Petition calls on RSPCA to rethink plans to close centres and hospital

More than 1,000 people have so far signed the document, hosted on

Godstone RSPCA centre (Photograph: Dan Kitwood/Getty Images)
Godstone RSPCA centre (Photograph: Dan Kitwood/Getty Images)

More than 1,000 people have signed a petition calling on the RSPCA to abandon plans to close three of its centres and a hospital. 

The animal welfare charity announced last week that, as part of a restructure to tackle a predicted £47m income shortfall over the next three years, it planned to close its Putney Hospital and the linked Southall Cattery and Clinic, both in London, and the Lockwood Equine Centre and South Godstone Animal Centre, both in Surrey. 

The RSPCA Wimbledon, Wandsworth and Sutton branch, which is run by a separate charity but works from the Putney Hospital, might also have to relocate, it said. 

Laura Stokes, who set up the petition and who is a volunteer at the Southall Cattery, wrote on the petition, which is hosted on the website “All of these sites play a huge role in supporting animals locally and are supported by a range of people locally. Shutting these will cause an unprecedented demand on other local centres.”

Stokes added that, under the proposed closures, pet owners would “lose access to the services provided to the community, such as reduced fee/free neutering and spaying, and reduced veterinary fees provided at some of these sites".

Samantha Cass, a veterinary nurse supporting the online petition, said: “We need more animal welfare services not less due to the increasing demand on animal charities. Animal welfare will suffer, which should be at the forefront of the RSPCA 10-year plan."

Another signatory, Theresa Soave, said the RSPCA should reconsider reducing the services it provides because it would cause “a strain on other centres” and “deprive people of your services”.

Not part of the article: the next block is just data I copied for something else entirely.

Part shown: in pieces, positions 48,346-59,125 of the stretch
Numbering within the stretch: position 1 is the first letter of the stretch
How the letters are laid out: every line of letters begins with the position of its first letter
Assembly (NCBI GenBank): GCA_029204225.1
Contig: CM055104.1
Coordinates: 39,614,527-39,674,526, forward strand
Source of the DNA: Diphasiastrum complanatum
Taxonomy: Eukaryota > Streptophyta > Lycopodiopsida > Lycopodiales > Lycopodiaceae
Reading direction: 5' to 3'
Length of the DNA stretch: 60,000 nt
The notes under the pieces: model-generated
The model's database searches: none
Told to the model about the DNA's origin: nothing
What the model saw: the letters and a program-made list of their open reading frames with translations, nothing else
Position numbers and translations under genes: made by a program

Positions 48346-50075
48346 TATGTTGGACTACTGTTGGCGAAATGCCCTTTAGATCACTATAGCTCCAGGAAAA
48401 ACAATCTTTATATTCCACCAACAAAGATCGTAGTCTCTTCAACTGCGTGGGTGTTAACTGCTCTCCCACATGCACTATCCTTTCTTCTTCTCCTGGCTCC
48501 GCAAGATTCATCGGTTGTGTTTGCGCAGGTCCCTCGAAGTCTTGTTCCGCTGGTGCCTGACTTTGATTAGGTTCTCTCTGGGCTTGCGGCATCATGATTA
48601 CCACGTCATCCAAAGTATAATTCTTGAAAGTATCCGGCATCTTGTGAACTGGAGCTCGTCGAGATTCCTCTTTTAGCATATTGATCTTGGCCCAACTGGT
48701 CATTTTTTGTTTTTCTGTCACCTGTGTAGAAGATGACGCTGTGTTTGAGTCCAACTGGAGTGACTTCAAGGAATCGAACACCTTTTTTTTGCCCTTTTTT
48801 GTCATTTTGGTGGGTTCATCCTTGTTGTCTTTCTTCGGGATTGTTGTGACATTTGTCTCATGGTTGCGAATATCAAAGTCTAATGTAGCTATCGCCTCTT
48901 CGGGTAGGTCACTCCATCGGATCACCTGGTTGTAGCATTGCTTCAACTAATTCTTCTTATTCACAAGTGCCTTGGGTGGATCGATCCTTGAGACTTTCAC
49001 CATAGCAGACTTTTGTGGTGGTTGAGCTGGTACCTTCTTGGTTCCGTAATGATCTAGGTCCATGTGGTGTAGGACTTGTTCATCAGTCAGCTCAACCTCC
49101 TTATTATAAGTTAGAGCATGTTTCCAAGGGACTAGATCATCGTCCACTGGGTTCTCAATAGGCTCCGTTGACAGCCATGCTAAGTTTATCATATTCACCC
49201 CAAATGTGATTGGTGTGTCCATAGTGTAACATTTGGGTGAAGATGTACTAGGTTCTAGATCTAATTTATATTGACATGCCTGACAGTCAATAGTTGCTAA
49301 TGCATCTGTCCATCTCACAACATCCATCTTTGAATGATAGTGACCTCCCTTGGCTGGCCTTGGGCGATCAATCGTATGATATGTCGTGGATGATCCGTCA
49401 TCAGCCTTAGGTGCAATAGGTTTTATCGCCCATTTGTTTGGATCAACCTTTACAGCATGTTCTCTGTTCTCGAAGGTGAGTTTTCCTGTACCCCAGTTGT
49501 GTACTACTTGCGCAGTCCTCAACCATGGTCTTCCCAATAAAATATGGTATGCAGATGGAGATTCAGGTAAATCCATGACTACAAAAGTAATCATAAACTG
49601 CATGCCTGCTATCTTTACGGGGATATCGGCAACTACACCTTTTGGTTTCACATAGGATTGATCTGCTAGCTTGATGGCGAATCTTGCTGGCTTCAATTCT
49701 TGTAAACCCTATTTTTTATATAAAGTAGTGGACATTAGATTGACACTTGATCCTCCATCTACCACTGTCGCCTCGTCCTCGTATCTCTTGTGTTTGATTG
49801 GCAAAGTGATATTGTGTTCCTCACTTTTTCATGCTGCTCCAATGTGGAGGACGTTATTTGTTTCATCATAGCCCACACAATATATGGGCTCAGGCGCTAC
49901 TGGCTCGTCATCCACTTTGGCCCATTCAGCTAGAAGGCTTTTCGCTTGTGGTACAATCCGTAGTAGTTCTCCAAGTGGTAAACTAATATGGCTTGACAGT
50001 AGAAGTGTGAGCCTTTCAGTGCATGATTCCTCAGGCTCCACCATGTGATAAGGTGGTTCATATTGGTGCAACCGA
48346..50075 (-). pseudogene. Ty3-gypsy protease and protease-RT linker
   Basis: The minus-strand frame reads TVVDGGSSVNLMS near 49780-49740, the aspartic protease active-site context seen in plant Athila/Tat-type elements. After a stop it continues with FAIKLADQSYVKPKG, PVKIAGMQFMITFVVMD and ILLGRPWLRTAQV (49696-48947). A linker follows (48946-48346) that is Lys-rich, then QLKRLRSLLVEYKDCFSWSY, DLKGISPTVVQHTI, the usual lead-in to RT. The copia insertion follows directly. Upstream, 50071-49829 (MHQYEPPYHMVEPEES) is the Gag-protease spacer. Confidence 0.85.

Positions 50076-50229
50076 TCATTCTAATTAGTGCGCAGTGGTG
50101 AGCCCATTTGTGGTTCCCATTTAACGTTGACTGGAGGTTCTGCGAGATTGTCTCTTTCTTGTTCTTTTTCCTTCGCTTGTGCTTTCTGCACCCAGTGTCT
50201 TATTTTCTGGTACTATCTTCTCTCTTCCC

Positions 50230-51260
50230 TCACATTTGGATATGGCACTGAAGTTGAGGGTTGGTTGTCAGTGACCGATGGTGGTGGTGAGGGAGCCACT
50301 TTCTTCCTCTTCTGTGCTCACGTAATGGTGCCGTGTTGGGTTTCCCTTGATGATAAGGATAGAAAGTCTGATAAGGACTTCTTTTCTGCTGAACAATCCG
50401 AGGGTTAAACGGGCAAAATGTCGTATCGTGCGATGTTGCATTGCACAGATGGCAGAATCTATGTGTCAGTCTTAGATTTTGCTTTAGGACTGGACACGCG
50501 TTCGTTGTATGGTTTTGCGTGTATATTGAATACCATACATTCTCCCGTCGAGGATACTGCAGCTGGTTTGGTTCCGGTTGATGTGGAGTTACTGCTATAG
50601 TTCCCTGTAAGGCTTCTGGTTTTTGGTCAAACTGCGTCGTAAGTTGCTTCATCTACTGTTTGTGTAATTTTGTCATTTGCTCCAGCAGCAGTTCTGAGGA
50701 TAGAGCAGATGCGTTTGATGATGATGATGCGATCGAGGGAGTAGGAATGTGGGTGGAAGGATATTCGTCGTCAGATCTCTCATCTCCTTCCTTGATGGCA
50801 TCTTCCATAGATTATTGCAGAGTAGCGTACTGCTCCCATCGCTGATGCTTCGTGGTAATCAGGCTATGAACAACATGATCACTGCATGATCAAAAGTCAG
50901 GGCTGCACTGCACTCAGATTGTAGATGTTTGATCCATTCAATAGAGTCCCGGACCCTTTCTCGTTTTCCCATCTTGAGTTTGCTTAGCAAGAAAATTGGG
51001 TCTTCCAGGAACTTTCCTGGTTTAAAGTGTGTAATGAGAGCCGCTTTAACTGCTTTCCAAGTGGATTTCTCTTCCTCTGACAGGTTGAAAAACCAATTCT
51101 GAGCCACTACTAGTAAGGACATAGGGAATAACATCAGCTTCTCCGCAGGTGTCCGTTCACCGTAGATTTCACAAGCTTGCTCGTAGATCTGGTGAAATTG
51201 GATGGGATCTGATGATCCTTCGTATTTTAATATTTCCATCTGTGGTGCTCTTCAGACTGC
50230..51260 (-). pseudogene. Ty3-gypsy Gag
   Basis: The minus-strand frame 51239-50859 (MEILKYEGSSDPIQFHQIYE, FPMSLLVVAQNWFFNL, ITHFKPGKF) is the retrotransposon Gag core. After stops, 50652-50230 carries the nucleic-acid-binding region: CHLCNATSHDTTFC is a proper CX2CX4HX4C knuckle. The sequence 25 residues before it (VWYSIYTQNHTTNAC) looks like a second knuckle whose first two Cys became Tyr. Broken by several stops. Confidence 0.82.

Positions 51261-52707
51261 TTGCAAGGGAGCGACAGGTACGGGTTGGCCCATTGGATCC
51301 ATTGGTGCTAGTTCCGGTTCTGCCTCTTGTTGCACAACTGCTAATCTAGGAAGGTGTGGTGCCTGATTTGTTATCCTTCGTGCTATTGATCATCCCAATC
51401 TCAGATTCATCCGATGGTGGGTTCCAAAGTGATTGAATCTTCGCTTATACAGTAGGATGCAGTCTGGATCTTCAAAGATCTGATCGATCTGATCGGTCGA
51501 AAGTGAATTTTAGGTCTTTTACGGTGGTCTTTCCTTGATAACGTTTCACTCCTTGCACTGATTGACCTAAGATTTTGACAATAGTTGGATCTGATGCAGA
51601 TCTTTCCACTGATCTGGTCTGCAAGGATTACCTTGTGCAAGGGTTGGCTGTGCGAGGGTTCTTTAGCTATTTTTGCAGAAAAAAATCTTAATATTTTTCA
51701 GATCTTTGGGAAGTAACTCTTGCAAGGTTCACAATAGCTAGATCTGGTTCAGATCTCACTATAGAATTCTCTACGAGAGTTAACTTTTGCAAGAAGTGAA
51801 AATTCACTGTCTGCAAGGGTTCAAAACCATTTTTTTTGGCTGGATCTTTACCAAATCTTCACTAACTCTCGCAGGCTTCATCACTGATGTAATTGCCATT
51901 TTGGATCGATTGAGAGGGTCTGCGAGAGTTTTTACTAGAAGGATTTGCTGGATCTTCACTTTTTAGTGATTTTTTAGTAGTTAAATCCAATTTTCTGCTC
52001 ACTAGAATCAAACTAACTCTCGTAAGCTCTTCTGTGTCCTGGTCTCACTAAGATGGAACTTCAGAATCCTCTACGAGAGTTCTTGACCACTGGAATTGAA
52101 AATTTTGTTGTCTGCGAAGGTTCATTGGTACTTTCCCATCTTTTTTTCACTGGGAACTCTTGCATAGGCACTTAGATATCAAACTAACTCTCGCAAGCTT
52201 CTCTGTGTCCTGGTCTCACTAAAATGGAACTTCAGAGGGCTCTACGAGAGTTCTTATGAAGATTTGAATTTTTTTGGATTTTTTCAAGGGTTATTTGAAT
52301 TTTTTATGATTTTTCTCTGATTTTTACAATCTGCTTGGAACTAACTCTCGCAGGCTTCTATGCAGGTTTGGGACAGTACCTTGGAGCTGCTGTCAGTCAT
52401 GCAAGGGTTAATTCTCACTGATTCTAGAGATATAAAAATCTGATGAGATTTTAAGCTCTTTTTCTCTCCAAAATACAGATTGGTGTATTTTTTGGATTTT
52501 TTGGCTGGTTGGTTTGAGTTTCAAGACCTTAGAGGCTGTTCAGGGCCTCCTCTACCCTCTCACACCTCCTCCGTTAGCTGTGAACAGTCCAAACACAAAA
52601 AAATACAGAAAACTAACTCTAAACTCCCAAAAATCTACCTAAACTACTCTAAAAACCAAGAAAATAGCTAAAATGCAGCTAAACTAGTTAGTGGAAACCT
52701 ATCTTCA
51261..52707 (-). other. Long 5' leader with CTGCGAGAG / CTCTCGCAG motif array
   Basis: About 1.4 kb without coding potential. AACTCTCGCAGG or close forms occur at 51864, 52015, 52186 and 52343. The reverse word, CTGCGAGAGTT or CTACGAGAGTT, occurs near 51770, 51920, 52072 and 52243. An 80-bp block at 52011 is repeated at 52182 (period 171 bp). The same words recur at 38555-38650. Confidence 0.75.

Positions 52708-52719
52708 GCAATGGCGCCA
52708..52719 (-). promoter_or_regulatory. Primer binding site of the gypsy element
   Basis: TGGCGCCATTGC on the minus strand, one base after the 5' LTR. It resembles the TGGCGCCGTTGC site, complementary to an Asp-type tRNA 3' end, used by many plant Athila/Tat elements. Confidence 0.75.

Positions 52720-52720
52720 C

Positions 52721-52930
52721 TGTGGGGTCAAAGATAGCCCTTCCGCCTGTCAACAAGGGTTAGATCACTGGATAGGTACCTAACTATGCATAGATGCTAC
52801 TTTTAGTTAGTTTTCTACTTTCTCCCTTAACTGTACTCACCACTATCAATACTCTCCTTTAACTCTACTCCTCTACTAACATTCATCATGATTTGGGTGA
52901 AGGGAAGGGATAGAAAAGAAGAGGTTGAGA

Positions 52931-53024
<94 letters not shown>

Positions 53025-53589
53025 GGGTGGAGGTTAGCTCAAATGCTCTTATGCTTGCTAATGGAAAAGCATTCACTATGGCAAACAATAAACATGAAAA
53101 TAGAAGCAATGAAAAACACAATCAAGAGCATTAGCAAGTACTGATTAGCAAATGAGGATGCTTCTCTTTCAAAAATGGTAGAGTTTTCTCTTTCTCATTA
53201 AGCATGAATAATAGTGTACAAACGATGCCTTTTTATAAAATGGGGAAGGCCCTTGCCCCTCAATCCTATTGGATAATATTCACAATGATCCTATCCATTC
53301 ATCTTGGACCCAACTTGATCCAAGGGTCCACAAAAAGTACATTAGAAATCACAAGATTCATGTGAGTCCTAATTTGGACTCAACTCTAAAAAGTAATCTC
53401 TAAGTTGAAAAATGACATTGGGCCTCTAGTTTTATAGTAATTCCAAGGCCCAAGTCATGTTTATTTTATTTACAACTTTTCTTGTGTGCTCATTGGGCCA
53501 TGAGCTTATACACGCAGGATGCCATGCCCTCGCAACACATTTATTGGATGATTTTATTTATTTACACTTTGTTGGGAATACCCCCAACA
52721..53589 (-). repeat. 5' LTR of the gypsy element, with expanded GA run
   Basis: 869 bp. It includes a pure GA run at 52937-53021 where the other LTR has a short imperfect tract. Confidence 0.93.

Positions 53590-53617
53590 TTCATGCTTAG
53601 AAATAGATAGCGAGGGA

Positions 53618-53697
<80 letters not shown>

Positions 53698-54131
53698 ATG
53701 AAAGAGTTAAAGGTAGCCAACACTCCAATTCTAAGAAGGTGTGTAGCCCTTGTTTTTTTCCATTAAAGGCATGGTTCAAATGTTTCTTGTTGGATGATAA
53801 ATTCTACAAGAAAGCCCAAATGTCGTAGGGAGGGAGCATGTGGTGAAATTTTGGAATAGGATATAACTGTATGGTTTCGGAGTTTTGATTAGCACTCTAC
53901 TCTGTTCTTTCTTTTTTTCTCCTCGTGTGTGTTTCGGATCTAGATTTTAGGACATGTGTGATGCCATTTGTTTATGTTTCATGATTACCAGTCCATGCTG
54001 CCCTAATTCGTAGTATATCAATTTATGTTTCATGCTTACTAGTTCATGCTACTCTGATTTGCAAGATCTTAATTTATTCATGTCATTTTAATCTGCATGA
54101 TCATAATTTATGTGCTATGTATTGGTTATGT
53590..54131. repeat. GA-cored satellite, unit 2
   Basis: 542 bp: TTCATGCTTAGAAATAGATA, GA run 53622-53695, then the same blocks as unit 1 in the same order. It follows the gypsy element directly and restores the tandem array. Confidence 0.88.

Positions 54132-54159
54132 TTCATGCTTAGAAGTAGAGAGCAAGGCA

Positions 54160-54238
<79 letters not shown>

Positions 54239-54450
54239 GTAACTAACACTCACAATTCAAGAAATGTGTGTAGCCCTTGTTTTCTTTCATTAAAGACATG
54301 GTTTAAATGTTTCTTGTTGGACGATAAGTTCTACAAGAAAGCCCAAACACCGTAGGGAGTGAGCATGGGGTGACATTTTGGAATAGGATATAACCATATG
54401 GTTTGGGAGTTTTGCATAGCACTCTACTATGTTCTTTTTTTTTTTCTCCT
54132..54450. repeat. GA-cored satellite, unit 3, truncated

She added: “The services are a lifeline to locals and a lifeline to injured and sick animals.”

A statement from the RSPCA said it understood people were upset by its proposals, but they had been made in response to unprecedented financial challenges. 

It said the charity was facing financial difficulties before the coronavirus outbreak, which compounded the situation. 

“Without this restructure, we forecast a deficit of up to £47m over the next three years. Our costs have been oustripping our income, and continuing to run our services in this way is simply not sustainable.

“We have more sites in the south than elsewhere. We feel we can continue to care for the animals in this area through our other centres and clinics, and we will be working more closely in partnership with other organisations to do our best for animal welfare. 

“These are proposals at this stage and we are actively working with other organisations to explore if they can take over some of these services.”

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